Cascading effects of the loss of apex predatory sharks from a coastal ocean.

Department of Biology, Dalhousie University, 1355 Oxford Street, Halifax, NS B3H 4J1, Canada.
Science (Impact Factor: 31.48). 03/2007; 315(5820):1846-50. DOI: 10.1126/science.1138657
Source: PubMed

ABSTRACT Impacts of chronic overfishing are evident in population depletions worldwide, yet indirect ecosystem effects induced by predator removal from oceanic food webs remain unpredictable. As abundances of all 11 great sharks that consume other elasmobranchs (rays, skates, and small sharks) fell over the past 35 years, 12 of 14 of these prey species increased in coastal northwest Atlantic ecosystems. Effects of this community restructuring have cascaded downward from the cownose ray, whose enhanced predation on its bay scallop prey was sufficient to terminate a century-long scallop fishery. Analogous top-down effects may be a predictable consequence of eliminating entire functional groups of predators.

  • Source
    1 01/2014; Benemérita Universidad Autónoma de Puebla., ISBN: 9786074878097
  • Source
    [Show abstract] [Hide abstract]
    ABSTRACT: A review was undertaken of information relating to historic changes to the seabed (benthos) of Pelorus Sound (Te Hoiere). Significant changes appear to have occurred to the benthos of Pelorus Sound, including; loss of extensive intertidal and subtidal green-lipped mussel reefs, loss of biogenic habitats, and contingent changes to sediment structure. Factors most likely to have driven these changes are; over-fishing of shellfish stocks (dredging and hand-picking), contact fishing methods (shellfish dredging and finfish trawling), increased sedimentation from changing land-use over time, and ongoing aquaculture and forestry developments.
  • Source
    [Show abstract] [Hide abstract]
    ABSTRACT: Rationale Individual foraging behavior is an important variable of predators commonly studied at the population level. Some hammerhead shark species play a significant role in the marine ecosystem as top consumers. In this context, stable isotope analysis allows us to infer some ecological metrics and patterns that cannot usually be obtained using traditional methods. Methods We determined the isotopic composition (δ13C and δ15N values) of dorsal muscle and vertebrae of Sphyrna lewini and Sphyrna zygaena using a continuous-flow system consisting of an elemental analyzer combined with a Delta Plus XL mass spectrometer. Foraging variability by sex and by individual was inferred from the isotopic values. Results There were no significant differences in the isotopic values of muscle samples between sexes, but there were differences between species. The trophic niche breadth of the two species was similar and overlap was low. A low niche overlap was observed between S. lewini individual vertebrae. We found differences in the δ15N values of S. zygaena vertebrae, with lower values in the first group of samples. Conclusions Despite these hammerhead shark species inhabiting the same area, there was low trophic niche overlap between species and individuals, due to different individual foraging strategies, according to the carbon and nitrogen isotopic profiles obtained. The use of tissues that retain lifetime isotopic information is useful to complement studies on trophic ecology.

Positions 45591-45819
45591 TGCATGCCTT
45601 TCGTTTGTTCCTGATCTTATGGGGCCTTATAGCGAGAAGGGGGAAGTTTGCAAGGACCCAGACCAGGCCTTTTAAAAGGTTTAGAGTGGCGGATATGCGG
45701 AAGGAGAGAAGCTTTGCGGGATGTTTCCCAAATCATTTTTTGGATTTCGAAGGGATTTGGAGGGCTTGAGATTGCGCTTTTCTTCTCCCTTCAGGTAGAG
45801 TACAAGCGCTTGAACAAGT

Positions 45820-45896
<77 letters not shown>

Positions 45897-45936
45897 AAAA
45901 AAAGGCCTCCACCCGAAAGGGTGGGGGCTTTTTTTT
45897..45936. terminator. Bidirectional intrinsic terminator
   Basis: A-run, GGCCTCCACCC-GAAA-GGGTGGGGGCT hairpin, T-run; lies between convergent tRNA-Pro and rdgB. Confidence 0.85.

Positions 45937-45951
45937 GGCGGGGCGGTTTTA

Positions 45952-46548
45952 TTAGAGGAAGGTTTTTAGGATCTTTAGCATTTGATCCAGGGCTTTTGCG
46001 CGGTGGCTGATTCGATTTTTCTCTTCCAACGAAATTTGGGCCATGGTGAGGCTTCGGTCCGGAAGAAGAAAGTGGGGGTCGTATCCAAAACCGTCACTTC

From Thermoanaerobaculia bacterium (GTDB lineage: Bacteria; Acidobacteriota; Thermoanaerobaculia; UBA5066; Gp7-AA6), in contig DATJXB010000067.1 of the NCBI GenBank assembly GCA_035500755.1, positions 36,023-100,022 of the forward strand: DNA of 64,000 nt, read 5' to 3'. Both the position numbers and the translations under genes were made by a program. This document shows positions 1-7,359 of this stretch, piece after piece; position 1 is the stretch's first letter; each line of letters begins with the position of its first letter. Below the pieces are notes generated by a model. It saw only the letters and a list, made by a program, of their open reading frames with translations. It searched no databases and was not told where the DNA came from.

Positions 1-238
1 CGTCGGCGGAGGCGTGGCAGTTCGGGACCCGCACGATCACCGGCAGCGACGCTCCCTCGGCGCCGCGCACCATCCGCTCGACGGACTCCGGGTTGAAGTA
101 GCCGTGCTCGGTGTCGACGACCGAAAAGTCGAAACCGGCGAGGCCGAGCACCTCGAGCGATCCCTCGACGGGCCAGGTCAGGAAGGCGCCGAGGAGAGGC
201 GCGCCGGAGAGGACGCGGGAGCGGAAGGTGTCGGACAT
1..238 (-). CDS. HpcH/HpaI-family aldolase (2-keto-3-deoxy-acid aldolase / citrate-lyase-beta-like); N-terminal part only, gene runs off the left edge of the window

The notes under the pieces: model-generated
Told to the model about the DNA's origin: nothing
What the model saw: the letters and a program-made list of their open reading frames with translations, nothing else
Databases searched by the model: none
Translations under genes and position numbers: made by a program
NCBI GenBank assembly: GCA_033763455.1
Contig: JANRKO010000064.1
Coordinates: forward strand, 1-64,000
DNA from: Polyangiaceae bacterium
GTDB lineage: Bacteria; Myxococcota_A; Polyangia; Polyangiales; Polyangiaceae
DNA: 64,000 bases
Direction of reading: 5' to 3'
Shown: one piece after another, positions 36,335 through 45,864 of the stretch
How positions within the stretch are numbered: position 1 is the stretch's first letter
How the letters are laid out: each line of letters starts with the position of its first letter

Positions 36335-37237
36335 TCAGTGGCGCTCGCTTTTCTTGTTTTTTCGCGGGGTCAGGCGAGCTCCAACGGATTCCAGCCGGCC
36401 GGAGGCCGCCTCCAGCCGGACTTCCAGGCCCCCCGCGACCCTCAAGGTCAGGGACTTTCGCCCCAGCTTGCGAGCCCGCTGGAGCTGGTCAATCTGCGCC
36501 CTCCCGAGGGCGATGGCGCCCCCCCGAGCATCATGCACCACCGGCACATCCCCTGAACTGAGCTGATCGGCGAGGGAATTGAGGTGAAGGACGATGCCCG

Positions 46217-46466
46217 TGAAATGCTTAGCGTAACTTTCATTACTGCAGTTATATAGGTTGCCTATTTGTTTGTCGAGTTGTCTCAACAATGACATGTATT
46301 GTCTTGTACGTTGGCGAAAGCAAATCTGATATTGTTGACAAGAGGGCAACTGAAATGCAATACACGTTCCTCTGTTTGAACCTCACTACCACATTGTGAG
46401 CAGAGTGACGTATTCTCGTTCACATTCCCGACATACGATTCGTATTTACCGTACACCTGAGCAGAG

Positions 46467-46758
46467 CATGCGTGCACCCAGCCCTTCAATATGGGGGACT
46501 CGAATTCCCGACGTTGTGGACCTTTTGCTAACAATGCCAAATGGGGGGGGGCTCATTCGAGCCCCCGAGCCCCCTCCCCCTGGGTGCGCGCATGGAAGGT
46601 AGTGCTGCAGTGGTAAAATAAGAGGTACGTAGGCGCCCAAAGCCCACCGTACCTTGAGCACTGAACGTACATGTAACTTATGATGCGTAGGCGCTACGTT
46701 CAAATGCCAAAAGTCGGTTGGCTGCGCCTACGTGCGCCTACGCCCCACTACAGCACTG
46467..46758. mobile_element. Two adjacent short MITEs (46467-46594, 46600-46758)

Rapid Communications in Mass Spectrometry 03/2015; 29(9):821-829. DOI:10.1002/rcm.7169 · 2.64 Impact Factor

Full-text (4 Sources)

Available from
May 19, 2014